• Autodock Vina plugin for PyMOL. Allows defining binding sites and export to Autodock and VINA input files, doing receptor and ligand preparation automatically, starting docking runs with Autodock or VINA from within the plugin, viewing grid maps generated by autogrid in PyMOL, handling multiple ligands and set up virtual screenings, and set up docking runs with flexible sidechains.
  • GriDock. Virtual screening front-end for AutoDock 4. GriDock was designed to perform the molecular dockings of a large number of ligands stored in a single database (SDF or Zip format) in the lowest possible time. It take the full advantage of all local and remote CPUs through the MPICH2 technology, balancing the computational load between processors/grid nodes. Provided by the Drug Design Laboratory of the University of Milano.
  • DockoMatic. GUI application that is intended to ease and automate the creation and management of AutoDock jobs for high throughput screening of ligand/receptor interactions.
  • BDT. Graphic front-end application which control the conditions of AutoGrid and AutoDock runs. Maintained by the Universitat Rovira i Virgili,

Web services

  • SwissDock. SwissDock, a web service to predict the molecular interactions that may occur between a target protein and a small molecule.
  • DockingServer. DockingServer offers a web-based, easy to use interface that handles all aspects of molecular docking from ligand and protein set-up.
  • 1-Click Docking. Free online molecular docking solution. Solutions can be visualized online in 3D using the WebGL/Javascript based molecule viewer of GLmol. Provided by Mcule.
  • Blaster. Public access service for structure-based ligand discovery. Uses DOCK as the docking program and various ZINC Database subsets as the database.Provided by the Shoichet Laboratory in the Department of Pharmaceutical Chemistry at the University of California, San Francisco (UCSF).
  • Docking At UTMB. Web-driven interface for performing structure-based virtual screening with AutoDock Vina. Maintained by the Watowich lab at the University of Texas Medical Branch.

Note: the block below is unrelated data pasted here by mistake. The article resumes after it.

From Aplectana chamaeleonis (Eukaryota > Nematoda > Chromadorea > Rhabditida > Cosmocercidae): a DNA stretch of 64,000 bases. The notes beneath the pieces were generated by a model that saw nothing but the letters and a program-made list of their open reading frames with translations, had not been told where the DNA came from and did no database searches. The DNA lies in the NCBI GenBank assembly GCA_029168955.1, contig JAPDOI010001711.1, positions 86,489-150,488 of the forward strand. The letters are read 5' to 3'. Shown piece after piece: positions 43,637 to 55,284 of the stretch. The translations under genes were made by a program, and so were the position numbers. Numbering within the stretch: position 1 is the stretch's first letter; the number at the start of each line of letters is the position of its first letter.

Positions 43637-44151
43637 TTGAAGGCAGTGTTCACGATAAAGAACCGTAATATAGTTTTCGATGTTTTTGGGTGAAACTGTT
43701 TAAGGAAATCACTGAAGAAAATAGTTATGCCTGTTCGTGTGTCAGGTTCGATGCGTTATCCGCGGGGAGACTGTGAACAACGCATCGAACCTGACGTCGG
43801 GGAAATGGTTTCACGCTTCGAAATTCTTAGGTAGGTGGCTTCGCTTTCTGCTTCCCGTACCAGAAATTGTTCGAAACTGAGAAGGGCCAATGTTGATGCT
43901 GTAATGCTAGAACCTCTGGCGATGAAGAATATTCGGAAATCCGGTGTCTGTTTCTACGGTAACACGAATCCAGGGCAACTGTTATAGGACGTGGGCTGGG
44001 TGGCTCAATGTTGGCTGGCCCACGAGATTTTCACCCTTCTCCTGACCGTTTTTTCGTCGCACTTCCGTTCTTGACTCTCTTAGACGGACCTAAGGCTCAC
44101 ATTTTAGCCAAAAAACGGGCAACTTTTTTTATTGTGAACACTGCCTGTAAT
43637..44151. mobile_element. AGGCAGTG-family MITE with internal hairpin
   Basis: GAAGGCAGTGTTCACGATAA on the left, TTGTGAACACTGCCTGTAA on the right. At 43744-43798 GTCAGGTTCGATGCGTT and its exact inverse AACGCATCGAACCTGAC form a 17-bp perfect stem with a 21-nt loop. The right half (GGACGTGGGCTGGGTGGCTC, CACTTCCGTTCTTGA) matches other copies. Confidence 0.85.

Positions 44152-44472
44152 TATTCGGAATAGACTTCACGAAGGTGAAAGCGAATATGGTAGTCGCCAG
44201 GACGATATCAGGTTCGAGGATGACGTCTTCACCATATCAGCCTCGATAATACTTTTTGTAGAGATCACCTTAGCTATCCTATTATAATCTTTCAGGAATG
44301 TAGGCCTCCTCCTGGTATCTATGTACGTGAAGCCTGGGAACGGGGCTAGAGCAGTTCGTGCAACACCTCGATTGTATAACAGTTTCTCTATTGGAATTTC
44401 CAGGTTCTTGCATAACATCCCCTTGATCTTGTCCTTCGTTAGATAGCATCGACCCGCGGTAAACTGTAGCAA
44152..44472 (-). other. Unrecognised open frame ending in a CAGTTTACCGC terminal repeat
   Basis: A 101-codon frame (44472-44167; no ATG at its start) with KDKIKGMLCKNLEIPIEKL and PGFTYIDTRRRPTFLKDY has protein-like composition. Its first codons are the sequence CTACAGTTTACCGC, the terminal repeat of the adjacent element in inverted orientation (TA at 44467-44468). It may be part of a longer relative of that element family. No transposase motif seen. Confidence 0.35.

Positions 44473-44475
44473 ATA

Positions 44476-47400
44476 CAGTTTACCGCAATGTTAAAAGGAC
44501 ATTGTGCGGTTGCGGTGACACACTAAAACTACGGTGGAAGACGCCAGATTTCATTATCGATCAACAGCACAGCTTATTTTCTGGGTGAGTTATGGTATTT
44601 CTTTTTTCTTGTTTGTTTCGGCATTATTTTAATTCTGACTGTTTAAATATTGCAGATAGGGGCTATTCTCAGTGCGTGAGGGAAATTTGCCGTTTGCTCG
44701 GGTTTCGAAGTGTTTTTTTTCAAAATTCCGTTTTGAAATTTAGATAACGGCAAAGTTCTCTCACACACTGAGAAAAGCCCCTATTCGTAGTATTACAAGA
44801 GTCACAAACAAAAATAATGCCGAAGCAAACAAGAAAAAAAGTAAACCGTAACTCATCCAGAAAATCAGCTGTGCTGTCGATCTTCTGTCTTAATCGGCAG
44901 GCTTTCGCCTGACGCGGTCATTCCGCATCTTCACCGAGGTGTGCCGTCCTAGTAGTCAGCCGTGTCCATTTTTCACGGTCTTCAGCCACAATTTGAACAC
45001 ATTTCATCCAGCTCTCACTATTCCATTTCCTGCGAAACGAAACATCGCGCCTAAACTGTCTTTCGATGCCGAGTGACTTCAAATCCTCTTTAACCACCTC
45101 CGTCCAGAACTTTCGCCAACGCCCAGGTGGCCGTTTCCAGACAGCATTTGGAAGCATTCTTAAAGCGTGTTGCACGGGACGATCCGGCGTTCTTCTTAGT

• Blind Docking Server. A web-based tool to run molecular docking on the whole surface of the protein. The calculation are based on a customized version of Autodock Vina. Results and analyses can be explored on-line or downloaded. Some services are free, other are cost-based. Developed by the Bioinformatics and High Performance Computing Research group at the Universidad Católica San Antonio de Murcia (UCAM), Spain.
  • Pardock. All-atom energy based Monte Carlo, rigid protein ligand docking, implemented in a fully automated, parallel processing mode which predicts the binding mode of the ligand in receptor target site. Maintained by the Supercomputing Facility for Bioinformatics & Computational Biology, IIT Delhi.
  • FlexPepDock. High-resolution peptide docking (refinement) protocol, implemented within the Rosetta framework. The input for this server is a PDB file of a complex between a protein receptor and an estimated conformation for a peptide.
  • PatchDock. Web server for structure prediction of protein-protein and protein-small molecule complexes based on shape complementarity principles.
  • MEDock. Maximum-Entropy based docking web server for efficient prediction of ligand binding sites.
  • BSP-SLIM. Web service for blind molecular docking method on low-resolution protein structures. The method first identifies putative ligand binding sites by structurally matching the target to the template holo-structures. The ligand-protein docking conformation is then constructed by local shape and chemical feature complementarities between ligand and the negative image of binding pockets. Provided by the University of Michigan.
  • BioDrugScreen. Computational drug design and discovery resource and server. The portal contains the DOPIN (Docked Proteome Interaction Network) database constituted by millions of pre-docked and pre-scored complexes from thousands of targets from the human proteome and thousands of drug-like small molecules from the NCI diversity set and other sources. The portal is also a server that can be used to (i) customize scoring functions and apply them to rank molecules and targets in DOPIN; (ii) dock against pre-processed targets of the PDB; and (iii) search for off-targets. Maintained by the laboratory of Samy Meroueh at the Center for Computational Biology and Bioinformatics at the Indiana University School of Medicine.
  • GPCRautomodel. Web service that automates the homology modeling of mammalian olfactory receptors (ORs) based on the six three-dimensional (3D) structures of G protein-coupled receptors (GPCRs) available so far and (ii) performs the docking of odorants on these models, using the concept of colony energy to score the complexes. Provided by INRA.
  • kinDOCK. Allows comparative docking of ligands into the ATP-binding site of a protein kinase (target). A sequence alignment of the target and a protein kinase profile is performed using HMMER. It uses protein-protein superposition (automatically restricted to the ligand binding pocket) of the target three-dimensional structure with those of known complexes of protein kinases/ligands.